hese stories are difficult to hear. They come from UVA Health staff who cared for our community’s sickest COVID-19 patients – our parents, relatives, friends, neighbors. They did all they could to save lives, and for some, were there during their last hours.
Weary and emotionally scarred, these nurses and nurse assistants are forever changed, but hopeful. And like heroes on the battlefield, they come away with a profound sense of camaraderie.
As part of their healing, these UVA Health caregivers want to share their stories. Here is the third of a five-part series of firsthand accounts.
Shanice Artis, Nurse, Medical Intensive Care Unit
I have a bachelor’s in biology, but I knew I wanted to do something medical. I worked as an emergency medical technician for a couple of years and ultimately decided I wanted to do nursing. I graduated in May from the accelerated clinical nurse leader program at UVA with my master’s in nursing.
I interviewed to work in the Medical Intensive Care Unit at the beginning of February 2020, so COVID wasn’t a thing then. I heard the culture in the MICU was incredible. I wanted to start my nursing career there because I knew I would learn a lot with this patient population. And in an academic health care facility, you get to see things that you don’t see in most places.
I accepted the offer to work on MICU West and MICU North when COVID started to become a reality. Over the next couple of months, we knew the MICU was going to staff the COVID ICU. I started in August, so all of the changes were happening before I arrived. I came into something that I didn’t expect, but it was something the world didn’t expect.
Starting Her Nursing Career in a Pandemic
It was definitely an interesting start. For new nurses, we have a 20-week orientation. But for us, we did our first eight weeks only in the regular MICU to take care of stable patients. Then we worked two weeks in the COVID ICU. After we got a little comfortable, we started phase two with sicker patients. I was learning two different jobs in the same orientation period.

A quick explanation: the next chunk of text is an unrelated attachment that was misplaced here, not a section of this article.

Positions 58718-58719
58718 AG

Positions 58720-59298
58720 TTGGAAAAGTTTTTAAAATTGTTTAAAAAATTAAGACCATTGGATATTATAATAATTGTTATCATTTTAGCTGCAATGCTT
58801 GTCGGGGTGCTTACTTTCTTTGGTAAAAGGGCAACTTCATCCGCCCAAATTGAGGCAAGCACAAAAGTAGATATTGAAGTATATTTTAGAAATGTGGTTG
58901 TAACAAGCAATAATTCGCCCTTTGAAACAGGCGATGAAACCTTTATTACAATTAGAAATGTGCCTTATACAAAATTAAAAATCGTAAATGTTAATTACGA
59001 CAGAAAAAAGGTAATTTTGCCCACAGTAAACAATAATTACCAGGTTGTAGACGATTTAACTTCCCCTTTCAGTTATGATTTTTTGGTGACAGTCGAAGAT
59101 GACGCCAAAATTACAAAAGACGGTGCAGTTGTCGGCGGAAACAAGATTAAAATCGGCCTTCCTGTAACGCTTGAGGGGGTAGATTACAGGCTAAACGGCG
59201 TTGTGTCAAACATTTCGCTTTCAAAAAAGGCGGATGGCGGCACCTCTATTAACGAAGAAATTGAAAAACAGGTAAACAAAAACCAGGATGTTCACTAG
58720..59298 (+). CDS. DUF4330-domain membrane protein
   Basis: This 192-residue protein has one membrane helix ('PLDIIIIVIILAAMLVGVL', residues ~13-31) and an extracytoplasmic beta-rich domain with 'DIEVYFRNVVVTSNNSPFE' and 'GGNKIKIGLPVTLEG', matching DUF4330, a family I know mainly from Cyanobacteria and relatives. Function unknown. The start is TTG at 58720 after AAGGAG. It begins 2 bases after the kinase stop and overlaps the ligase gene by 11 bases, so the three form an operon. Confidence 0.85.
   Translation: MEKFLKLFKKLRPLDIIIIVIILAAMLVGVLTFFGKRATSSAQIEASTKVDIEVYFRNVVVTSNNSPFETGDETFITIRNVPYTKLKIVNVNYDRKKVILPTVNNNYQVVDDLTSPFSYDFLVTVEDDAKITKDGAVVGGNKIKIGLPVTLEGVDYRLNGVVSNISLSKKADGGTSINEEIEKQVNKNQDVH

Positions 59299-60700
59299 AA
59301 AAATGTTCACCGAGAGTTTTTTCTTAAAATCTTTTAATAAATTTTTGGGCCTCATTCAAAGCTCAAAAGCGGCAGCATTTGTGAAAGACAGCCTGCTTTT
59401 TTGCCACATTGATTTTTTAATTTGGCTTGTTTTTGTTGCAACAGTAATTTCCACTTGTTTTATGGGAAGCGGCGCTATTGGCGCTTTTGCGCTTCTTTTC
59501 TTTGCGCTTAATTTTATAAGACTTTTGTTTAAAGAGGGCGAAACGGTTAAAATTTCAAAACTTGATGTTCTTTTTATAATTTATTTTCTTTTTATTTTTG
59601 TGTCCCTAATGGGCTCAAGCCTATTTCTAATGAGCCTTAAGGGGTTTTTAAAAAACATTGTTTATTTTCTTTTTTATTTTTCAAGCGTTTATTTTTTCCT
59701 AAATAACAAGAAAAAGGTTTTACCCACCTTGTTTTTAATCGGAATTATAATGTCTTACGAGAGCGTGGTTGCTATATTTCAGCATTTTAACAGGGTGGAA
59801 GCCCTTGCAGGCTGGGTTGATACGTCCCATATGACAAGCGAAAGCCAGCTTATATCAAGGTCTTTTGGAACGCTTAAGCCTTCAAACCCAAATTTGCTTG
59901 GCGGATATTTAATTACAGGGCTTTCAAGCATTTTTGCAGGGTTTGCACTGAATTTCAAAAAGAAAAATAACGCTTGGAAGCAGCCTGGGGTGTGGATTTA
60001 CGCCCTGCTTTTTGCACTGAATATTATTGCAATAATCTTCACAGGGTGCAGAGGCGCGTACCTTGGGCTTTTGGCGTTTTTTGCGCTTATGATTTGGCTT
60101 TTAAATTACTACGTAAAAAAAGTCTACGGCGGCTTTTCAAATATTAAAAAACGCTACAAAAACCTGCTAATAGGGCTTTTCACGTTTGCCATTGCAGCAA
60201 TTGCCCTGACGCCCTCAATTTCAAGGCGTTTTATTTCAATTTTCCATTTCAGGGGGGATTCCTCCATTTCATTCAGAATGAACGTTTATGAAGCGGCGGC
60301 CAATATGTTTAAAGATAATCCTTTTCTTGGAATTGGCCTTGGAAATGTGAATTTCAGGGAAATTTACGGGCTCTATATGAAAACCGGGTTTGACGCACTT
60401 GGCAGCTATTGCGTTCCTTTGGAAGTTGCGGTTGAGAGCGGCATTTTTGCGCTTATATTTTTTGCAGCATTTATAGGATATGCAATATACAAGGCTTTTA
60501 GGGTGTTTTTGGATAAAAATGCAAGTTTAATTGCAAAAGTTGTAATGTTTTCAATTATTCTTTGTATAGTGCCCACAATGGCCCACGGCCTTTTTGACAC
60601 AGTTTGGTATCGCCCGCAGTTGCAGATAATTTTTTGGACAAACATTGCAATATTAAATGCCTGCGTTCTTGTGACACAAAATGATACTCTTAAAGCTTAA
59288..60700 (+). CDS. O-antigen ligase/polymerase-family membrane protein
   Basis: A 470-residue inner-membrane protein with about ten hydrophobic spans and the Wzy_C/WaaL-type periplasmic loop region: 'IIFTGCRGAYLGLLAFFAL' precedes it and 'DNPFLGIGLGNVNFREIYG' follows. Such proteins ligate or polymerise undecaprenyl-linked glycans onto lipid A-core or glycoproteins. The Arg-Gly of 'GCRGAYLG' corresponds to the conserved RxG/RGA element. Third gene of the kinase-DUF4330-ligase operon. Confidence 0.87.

“I came into something that I didn’t expect, but it was something the world didn’t expect.”
- Shanice Artis
nurse, Medical Intensive Care Unit
The first few times I was working on the COVID unit, my preceptor would go into the patient room at the same time as me. But as we progressed through orientation, it depended on what you and your preceptor felt comfortable with. We were concerned about conserving PPE, so I went in alone if it was something I could do on my own.
It definitely took some getting used to, but in the same vein, everyone was learning about this patient population together.
Glimpses of Hope
During orientation, we were working three days a week and taking nurse residency classes. When I came off orientation last January/February, we were at our peak with 24 COVID ICU patients, and mandatory overtime was there. So now I had to pick up extra shifts. When I wasn’t at work, I would watch TV and do things not nursing-related to kind of decompress.
I remember it was daunting realizing that many of the patients I’d been taking care of are dead now. But there were glimpses of hope. There is a wall on the COVID unit with pictures of survivors. It will say they spent two months on ECMO (heart and lung machine) or two months on a ventilator and now they’re smiling and able to walk.
Forging a Stronger Resolve
For me, this experience made me have a stronger resolve. It did feel purposeful, but it was definitely hard, especially for all of the preceptors. Like a lot of people, they were burnt out from all the changes happening and, at the same time, having to be able to teach us.
It was, for a lot of people, the toughest year ever. If this is how we’re starting our nursing careers, hopefully it only gets better from here. The MICU environment stayed supportive through all of it. I think our team is incredible and everyone supports each other.
For more stories from the front lines, click here.